- Step 1
Position your car in such a way that you can see the brake lights operating. A wall or garage door works best for this purpose, especially in the early evening, when the brake lights will be more visible and easier for you to check.
- Step 2
Press down on your brake pedal while looking at the rear window. You should be able to see the reflection of your brake lights on the wall behind you.
- Step 3
Observe how your brake lights operate. Make sure that both sides of the vehicle are equally lit from the illumination of the brake lights, and ensure that the resulting glow is not weighted in favor of one light over the other.
- Step 4
Troubleshoot any problems that arise as a result of your brake light check. Note any problems in a small notebook if you do not feel comfortable memorizing them.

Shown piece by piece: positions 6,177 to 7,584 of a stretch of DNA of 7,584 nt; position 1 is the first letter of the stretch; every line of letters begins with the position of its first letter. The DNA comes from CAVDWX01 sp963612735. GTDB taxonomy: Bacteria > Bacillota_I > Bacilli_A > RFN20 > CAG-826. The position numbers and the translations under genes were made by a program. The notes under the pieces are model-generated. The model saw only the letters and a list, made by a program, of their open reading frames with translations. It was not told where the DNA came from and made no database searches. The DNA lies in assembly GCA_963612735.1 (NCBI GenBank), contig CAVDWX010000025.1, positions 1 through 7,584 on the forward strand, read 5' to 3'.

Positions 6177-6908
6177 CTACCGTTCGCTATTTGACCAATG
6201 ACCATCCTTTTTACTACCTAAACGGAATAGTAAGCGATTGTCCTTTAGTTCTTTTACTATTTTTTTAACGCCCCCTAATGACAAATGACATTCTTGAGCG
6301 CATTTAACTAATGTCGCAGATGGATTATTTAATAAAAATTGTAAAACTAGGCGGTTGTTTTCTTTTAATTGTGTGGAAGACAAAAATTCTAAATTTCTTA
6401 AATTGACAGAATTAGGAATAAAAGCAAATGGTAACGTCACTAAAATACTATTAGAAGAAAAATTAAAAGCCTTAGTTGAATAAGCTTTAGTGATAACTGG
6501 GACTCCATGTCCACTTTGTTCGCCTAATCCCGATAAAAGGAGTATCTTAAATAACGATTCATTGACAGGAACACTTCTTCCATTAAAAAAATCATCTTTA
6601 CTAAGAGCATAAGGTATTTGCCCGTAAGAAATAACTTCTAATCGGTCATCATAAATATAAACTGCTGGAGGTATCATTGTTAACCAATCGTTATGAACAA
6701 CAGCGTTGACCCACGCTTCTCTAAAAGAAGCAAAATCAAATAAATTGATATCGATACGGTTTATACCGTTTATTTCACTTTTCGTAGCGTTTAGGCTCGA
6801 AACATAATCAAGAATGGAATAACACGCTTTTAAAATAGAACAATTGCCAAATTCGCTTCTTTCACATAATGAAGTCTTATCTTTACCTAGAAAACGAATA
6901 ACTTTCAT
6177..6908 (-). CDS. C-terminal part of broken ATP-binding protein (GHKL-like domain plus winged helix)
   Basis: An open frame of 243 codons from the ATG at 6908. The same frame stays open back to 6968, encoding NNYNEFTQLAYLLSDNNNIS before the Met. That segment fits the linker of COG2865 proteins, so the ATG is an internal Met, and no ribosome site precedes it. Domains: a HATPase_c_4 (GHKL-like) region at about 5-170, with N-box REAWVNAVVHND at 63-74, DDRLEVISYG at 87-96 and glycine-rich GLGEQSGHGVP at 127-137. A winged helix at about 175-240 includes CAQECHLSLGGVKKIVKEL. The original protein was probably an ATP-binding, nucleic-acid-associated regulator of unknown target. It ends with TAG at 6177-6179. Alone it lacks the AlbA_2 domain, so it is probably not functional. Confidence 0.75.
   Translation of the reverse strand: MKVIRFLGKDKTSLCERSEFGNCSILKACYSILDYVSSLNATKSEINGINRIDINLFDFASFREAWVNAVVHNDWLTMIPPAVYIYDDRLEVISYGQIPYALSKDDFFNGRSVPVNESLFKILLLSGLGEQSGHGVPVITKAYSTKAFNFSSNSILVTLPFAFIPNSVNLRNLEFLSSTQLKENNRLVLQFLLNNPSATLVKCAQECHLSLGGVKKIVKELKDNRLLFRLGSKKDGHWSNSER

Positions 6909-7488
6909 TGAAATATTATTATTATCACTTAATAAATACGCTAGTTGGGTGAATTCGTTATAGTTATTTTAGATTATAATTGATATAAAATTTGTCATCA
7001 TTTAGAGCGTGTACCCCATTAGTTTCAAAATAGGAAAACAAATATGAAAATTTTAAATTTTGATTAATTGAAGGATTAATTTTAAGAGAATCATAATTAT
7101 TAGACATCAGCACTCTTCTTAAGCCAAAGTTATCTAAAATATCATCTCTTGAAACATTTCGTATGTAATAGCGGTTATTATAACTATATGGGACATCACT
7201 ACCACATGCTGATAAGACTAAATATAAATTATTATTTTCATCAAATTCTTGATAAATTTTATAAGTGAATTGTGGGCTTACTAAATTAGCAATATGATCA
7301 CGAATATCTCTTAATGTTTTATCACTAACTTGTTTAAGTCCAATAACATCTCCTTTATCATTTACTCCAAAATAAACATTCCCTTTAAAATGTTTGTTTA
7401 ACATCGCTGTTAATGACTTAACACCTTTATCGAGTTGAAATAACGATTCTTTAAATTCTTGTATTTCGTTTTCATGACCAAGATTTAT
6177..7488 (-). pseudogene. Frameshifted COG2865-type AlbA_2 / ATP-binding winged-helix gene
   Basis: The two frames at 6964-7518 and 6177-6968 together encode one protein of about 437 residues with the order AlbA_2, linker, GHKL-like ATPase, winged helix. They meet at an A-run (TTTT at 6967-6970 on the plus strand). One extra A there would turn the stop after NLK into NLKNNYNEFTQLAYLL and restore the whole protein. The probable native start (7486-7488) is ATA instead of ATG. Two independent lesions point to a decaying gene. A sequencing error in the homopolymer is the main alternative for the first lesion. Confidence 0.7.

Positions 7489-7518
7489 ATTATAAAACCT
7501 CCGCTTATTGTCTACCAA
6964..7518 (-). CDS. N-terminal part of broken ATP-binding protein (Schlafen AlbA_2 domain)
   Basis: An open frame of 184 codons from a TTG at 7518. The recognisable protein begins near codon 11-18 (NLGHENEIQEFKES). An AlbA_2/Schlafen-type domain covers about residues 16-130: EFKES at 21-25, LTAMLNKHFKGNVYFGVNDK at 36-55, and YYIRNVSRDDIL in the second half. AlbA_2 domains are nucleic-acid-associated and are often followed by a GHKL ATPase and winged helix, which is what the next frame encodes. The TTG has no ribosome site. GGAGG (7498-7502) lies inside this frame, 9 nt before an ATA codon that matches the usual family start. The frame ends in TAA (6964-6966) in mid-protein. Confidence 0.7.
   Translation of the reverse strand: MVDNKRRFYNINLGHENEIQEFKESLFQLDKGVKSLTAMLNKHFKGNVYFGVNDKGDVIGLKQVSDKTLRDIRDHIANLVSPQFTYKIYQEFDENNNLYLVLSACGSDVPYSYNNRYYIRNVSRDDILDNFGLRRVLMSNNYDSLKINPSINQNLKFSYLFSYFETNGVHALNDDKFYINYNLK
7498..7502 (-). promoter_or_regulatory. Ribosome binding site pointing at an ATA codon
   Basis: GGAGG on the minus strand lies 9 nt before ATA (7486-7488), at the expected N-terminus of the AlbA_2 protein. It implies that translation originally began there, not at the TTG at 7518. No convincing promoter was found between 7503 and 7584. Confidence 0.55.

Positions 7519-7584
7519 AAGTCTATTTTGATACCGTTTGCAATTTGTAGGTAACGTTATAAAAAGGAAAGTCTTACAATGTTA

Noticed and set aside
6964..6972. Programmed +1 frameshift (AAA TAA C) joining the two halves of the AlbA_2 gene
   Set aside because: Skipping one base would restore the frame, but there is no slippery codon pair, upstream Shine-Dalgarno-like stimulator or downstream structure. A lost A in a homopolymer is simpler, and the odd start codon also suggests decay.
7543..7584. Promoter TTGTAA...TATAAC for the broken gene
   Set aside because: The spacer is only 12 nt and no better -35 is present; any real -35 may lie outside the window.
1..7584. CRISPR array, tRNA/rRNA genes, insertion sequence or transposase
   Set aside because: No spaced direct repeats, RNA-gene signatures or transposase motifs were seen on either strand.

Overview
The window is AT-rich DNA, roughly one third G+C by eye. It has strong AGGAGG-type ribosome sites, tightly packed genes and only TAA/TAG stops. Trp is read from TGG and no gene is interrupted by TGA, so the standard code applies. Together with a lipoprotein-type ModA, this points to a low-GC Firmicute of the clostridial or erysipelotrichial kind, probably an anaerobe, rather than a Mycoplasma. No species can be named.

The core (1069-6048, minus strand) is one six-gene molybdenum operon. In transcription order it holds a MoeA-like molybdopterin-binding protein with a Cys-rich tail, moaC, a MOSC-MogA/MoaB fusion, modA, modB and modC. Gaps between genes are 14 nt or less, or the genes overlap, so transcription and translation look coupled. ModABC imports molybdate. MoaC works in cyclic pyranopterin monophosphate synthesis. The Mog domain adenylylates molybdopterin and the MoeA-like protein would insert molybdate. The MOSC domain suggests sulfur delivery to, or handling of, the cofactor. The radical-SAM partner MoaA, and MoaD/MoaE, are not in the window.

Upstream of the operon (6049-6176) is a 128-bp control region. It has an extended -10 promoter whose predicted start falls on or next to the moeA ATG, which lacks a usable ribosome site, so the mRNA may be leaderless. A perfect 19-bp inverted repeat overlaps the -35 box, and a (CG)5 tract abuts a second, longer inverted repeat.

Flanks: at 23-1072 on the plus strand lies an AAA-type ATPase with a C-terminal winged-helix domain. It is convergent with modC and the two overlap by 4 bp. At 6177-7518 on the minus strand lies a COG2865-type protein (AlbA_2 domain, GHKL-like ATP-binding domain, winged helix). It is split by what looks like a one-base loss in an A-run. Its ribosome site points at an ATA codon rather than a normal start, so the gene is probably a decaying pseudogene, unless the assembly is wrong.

- Step 5
Check the fuses for your brake lights. The owner's manual of your automobile should tell you exactly where the fuse case is, although if you lack an owners manual, the fuse case is usually found beneath the dashboard in the driver's side area. The cover of the fuse case will provide a diagram of what fuse is responsible for which system.
- Step 6
Change all necessary fuses. Using the fuse removal tool provided by most automobile manufacturers is the best way, however they can be removed using one's fingers as well. Make sure you replace the fuses only with a fuse of the same type!
- Step 7
Replace the brake light bulbs by opening the trunk and removing the panel that leads to the brake lights. This will be different for every automobile, but there is no trick to how it's done. In many modern automobiles, the brake light panel is attached with an easy-to-remove wingnut, but be prepared by keeping a screwdriver and ratchet handy.
- Step 8
Consult an auto mechanic if replacing fuses and light bulbs do not solve any problems you have with the brake lights. This means that the problem is located in the vehicle's electrical system and should be treated by professionals.